It's a storyline all too familiar for Oakland general manager Billy Beane, who believes he will have his answer soon.
But until that time comes, Beane and Co. are stuck in waiting mode, and the unknown could equate to big ramifications for the 2012 roster, as any spending and subsequent pursuit of free agents -- including their own -- are on hold until signs of a resolution on the stadium issue are in sight.
By delaying such decisions on free agents, the A's run the risk of losing the likes of Josh Willingham and Coco Crisp, along with any shot at any other premium free agents available on the open market.
FREE AGENT PREVIEWS
The club's best chance at retaining Willingham, who led the team in home runs and RBIs, is during the five-day window following the World Series when teams have exclusive negotiating rights with their own free agents.
Once that window closes, at which point the A's will probably still be left without a stadium issue, Willingham will hit the open market and seek a deal likely greater than the one the A's would be able to offer him.
Crisp might very well be in the same boat, and if both don't return, outfielders will represent the team's most pressing need, as David DeJesus also isn't expected back. The A's, then, might opt to take the young route with a few familiar faces, including Michael Taylor and Jai Miller.
In the event a stadium is approved for the A's, the team would immediately begin pouring money into player development and scouting in order to build a contending team that would be ready to christen its new home in three or four years.
For now, though, spending isn't much of an option for the A's, who will simply be forced to continue playing the waiting game despite hopes of improving upon a disappointing 2011 season that brought about a meek offensive showing.
Free agents: Coco Crisp, OF; David DeJesus, OF; Rich Harden, RHP; Hideki Matsui, DH; Josh Willingham, OF
Eligible for arbitration: Andrew Bailey, RHP; Daric Barton, IF; Dallas Braden, LHP; Craig Breslow, LHP; Joey Devine, RHP; Gio Gonzalez, LHP; Brandon McCarthy, RHP; Landon Powell, C; Adam Rosales, IF/OF; Ryan Sweeney, OF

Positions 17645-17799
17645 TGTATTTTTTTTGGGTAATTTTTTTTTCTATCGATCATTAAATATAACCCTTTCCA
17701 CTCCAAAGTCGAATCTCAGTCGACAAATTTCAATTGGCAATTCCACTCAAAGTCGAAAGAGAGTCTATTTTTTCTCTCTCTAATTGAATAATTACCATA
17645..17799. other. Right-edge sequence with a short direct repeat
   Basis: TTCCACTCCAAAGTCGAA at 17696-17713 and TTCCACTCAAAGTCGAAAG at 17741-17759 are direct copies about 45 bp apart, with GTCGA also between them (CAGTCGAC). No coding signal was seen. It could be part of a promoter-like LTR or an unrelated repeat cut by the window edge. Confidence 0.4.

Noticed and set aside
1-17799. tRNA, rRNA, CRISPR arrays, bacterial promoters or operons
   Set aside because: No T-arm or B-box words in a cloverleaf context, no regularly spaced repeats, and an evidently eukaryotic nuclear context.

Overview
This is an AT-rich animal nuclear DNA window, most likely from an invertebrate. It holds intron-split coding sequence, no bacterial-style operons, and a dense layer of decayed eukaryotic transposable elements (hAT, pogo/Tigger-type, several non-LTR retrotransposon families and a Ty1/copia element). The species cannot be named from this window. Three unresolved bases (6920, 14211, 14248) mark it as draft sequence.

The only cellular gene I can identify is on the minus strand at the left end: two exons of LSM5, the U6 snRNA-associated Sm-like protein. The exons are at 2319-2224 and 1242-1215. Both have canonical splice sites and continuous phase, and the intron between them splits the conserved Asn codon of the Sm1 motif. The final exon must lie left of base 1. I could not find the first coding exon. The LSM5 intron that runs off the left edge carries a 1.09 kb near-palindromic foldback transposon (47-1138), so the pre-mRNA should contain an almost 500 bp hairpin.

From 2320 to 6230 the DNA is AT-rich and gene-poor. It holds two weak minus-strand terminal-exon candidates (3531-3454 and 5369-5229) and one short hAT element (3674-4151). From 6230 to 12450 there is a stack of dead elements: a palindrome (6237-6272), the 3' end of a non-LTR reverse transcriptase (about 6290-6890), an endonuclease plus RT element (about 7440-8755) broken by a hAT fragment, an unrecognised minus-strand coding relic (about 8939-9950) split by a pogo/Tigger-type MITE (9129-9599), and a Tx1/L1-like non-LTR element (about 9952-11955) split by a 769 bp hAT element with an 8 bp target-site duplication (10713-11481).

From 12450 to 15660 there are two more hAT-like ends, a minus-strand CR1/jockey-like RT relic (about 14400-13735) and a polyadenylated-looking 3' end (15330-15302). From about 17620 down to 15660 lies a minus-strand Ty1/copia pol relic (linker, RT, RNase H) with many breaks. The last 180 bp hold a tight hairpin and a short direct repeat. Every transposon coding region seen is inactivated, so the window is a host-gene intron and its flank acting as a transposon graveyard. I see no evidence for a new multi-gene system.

Club options: Michael Wuertz, RHP, $3.25 million (with $250,000 buyout, declined)
Non-tender possibilities: Powell, Rosales
AREAS OF NEED
Outfield: With the A's potentially losing all three of their starting outfielders, this is perhaps the biggest area of need. But without the stability to spend aggressively because of the stadium situation, or the club's ability to attract big-name free agents, the A's may have to turn to the outfield trade market, as they did last winter. Don't be surprised, though, if they choose to employ from within.
Third base: Though the jury is still out on Scott Sizemore, the A's seem to like his potential as an everyday third baseman, particularly with continued improvements made on defense. The front-office folks have been high on him for years, and it appears top third-base prospect Stephen Parker could still be a year away from being Major League ready. Given the lack of depth, this could be a definite area for upgrade this offseason.
Designated hitter: This remains a long-term area of concern for an A's team that again ranked near the bottom in the Majors in homers. There's a strong possibility of a Matsui return, especially with manager Bob Melvin -- perhaps his biggest supporter -- in the fold. But should the Japanese veteran depart, the A's will be left with a major hole to fill. Their hope was that Chris Carter would be ready to grab hold of the job by now, but a sluggish start to his big league career hasn't helped that cause. If the club is forced to pluck from the free-agent pool, options are expected to be limited to either the elderly -- think Jason Giambi -- or the expensive -- think David Ortiz.
2012 payroll: The A's carried around a $65 million payroll in 2011, and it's not yet known how much that figure will move going forward, given the fact that the stadium situation has temporarily stalled. Just five players are already under contract for 2012, their total salaries accounting for less than $22 million. That same number, perhaps one of even lesser value, is likely to account for arbitration-eligible players, seemingly giving the club wiggle room if allowed to spend.